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WATCH: A billion in borrowing to keep the islands afloat

WATCH: A billion in borrowing to keep the islands afloat

Friday 24 April 2020

WATCH: A billion in borrowing to keep the islands afloat

Friday 24 April 2020

Jersey and Guernsey are planning to borrow £500m each to keep each island afloat as the virus crisis strikes a debilitating blow to the public purse.

Last month, Jersey’s States Assembly agreed to re-write public finance rules, giving the Treasury Minister emergency powers to borrow up to half a billion if necessary.

At the time, it was undecided how much Treasury seek to borrow.

But, following questions from Express, Assistant Treasury Minister, Senator Ian Gorst, has now confirmed that, having assessed the likely level of financial damage covid-19 will cause, they are planning to withdraw the full £500m allowed.

“…The current preferred option – although this needs to finally be approved by the Minister and she will have to discuss with Council colleagues – is to go up to that maximum that’s allowed using a short credit facility that’s two to three years with the banks,” he said.

Video: Senator Gorst responded to questions about borrowing from Express at a press conference.

Government accounts have already been hit by hundreds of million in the form of support schemes to keep businesses running and able to pay their employees throughout the crisis.

Senator Gorst also warned of cash flow issues in the form of shortcomings in tax takings and revenue losses as a result of GST and Social Security payments being deferred.

The States of Jersey 2019 Accounts, which were quietly published at the beginning of this month, show that personal income tax brought in £475m, company income tax generated £116m, GST takings stood at £90m in GST, while Social Security contributions stood at £233m.

Meanwhile, the Assistant Treasury Minister said that the 30% drop in global markets caused by the pandemic had also hurt the island’s ‘rainy day fund’.

It stood at £906m at the end of 2019, but has since dropped to around £750m.


Pictured: An extract from the Accounts relating to the rainy day fund.

Guernsey is also looking to borrow £500m. 

The island’s Policy and Resources Committee – responsible for the management of public finances – has put together the proposals to borrow, while also taking £100m from Guernsey’s ‘rainy day fund’ to see the island through the pandemic storm.

In a policy letter, the group said that they didn’t yet know what impact the health emergency would have on the economy, but expected to require at least £250m.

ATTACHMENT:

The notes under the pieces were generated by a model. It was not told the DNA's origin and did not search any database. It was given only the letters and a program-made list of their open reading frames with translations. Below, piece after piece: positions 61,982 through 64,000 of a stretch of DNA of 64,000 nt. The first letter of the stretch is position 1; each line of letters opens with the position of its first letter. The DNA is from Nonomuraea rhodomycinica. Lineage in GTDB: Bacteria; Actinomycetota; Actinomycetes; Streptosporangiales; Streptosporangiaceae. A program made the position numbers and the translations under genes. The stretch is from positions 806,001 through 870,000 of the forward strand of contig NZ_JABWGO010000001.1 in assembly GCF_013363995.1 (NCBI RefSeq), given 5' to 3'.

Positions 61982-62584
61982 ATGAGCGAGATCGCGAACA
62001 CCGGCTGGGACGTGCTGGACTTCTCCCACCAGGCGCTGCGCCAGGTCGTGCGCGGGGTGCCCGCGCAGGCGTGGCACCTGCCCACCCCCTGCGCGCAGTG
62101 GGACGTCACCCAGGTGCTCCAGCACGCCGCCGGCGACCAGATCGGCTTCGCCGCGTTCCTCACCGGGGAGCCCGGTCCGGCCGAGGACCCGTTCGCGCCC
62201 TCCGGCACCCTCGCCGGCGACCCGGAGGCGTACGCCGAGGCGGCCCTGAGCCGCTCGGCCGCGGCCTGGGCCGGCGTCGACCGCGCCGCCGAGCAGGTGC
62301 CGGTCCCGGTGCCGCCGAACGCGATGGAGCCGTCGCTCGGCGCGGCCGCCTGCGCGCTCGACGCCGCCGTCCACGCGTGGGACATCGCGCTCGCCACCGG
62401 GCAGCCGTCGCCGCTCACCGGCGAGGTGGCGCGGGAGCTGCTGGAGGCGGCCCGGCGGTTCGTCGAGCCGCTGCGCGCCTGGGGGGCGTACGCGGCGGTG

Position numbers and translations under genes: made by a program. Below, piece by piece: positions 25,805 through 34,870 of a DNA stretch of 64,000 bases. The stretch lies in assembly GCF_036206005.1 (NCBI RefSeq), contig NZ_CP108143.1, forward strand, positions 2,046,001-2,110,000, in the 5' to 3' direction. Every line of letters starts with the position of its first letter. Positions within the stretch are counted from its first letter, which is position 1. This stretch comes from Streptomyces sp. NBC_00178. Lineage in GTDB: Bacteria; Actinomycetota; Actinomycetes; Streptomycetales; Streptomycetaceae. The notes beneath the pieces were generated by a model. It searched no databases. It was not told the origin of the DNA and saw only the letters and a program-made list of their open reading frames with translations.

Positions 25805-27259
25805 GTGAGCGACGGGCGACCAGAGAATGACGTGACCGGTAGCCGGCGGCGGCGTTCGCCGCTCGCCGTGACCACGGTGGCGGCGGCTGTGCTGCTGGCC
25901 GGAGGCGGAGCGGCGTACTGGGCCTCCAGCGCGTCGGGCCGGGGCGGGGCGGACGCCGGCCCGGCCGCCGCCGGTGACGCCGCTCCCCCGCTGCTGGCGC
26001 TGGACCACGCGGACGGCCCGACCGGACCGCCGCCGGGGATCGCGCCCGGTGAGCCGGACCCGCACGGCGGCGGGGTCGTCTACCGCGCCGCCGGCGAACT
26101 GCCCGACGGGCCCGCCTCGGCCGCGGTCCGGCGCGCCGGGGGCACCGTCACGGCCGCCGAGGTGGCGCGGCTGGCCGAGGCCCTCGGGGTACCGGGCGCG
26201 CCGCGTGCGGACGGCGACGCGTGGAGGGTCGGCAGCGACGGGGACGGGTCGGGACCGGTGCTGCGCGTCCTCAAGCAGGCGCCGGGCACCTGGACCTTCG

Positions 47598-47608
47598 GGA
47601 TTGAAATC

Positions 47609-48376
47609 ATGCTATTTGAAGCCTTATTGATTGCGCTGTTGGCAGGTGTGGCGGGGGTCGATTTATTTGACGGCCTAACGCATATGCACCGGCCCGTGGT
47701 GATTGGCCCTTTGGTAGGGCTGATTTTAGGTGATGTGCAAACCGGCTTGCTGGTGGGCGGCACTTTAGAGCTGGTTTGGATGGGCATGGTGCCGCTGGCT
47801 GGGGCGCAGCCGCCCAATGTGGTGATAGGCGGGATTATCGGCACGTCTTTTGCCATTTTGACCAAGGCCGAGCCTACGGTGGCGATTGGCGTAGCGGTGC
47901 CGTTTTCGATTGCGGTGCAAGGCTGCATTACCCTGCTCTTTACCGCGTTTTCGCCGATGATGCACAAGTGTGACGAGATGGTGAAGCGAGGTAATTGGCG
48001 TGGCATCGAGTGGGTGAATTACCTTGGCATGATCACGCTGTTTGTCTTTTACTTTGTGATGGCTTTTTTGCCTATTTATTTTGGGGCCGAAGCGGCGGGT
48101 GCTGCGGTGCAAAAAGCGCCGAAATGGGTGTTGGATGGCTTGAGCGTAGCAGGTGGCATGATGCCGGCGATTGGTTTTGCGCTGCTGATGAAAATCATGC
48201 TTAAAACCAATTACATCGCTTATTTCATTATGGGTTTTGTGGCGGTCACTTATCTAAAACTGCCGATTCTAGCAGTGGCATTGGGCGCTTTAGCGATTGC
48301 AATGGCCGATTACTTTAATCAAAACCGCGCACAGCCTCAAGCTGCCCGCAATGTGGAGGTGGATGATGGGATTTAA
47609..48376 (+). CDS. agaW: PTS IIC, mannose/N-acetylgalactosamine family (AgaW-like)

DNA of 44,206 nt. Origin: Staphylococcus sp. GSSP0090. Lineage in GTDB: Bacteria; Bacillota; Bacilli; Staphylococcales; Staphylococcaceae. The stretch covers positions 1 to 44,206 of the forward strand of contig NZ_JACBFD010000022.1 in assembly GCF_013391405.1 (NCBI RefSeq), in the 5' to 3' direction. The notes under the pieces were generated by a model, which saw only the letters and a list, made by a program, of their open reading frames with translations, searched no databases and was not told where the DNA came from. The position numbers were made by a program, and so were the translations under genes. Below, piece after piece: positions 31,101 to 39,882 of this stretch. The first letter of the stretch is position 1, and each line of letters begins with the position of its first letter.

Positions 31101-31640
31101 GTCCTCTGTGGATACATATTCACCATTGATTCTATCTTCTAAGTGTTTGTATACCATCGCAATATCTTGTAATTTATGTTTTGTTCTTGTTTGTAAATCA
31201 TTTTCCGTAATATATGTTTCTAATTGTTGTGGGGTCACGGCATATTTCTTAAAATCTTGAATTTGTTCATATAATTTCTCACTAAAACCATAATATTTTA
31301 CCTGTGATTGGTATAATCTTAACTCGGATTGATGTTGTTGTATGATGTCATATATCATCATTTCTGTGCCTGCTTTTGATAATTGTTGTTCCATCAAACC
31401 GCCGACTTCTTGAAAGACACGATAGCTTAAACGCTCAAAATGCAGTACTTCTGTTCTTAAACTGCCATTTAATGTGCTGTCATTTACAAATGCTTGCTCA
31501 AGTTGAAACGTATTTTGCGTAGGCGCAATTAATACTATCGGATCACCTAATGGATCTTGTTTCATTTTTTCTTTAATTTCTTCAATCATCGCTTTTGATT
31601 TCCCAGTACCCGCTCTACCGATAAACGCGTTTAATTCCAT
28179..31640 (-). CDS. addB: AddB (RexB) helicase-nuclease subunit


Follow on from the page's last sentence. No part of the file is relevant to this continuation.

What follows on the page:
The idea will be put to a vote among Guernsey's States Members.

Debate has already begun in Jersey over how any borrowing or use of the rainy day fund will have to be repaid.

It was ignited by Senator Gorst several weeks ago when he warned that “there is no such thing as free money” and that taxes would likely have to rise.


Pictured: Both the Treasury Minister and Assistant Treasury have said taxes will have to rise.

The Treasury Minister, Deputy Susie Pinel, repeated that stance at a States Assembly meeting this week, telling her political colleagues that it would be necessary to fill the inevitable “massive black hole” in public finances, and that future generations should not be left to “pick up the pieces”.

The Economic Development Minister, Senator Lyndon Farnham, said he wished to distance himself  from the remarks, adding that he didn’t think it was the right time for speculation about how to replace spent savings.

Former Chief Minister Frank Walker also took a critical view of the comments regarding tax rises, saying that the government should be looking to replenish funds over the long rather than short term.

"The Rainy Day Fund took decades to get to its current level and there is no way we should be looking at replenishing it in the short term," he tweeted.

"We need to develop a joined-up plan to use it sensibly in support of the economy and build it up again over the next few decades."


Pictured: The Economic Development Minister said he wanted to distance himself from talk of tax rises.

When Express asked Senator Gorst for a response at this week’s press conference, he replied: "We come into this crisis in a very strong position, but it would be equally wrong for Ministers not to say, when we are rightly providing support to islanders to stay in their jobs, that we will need to, in time of course, repay that borrowing.”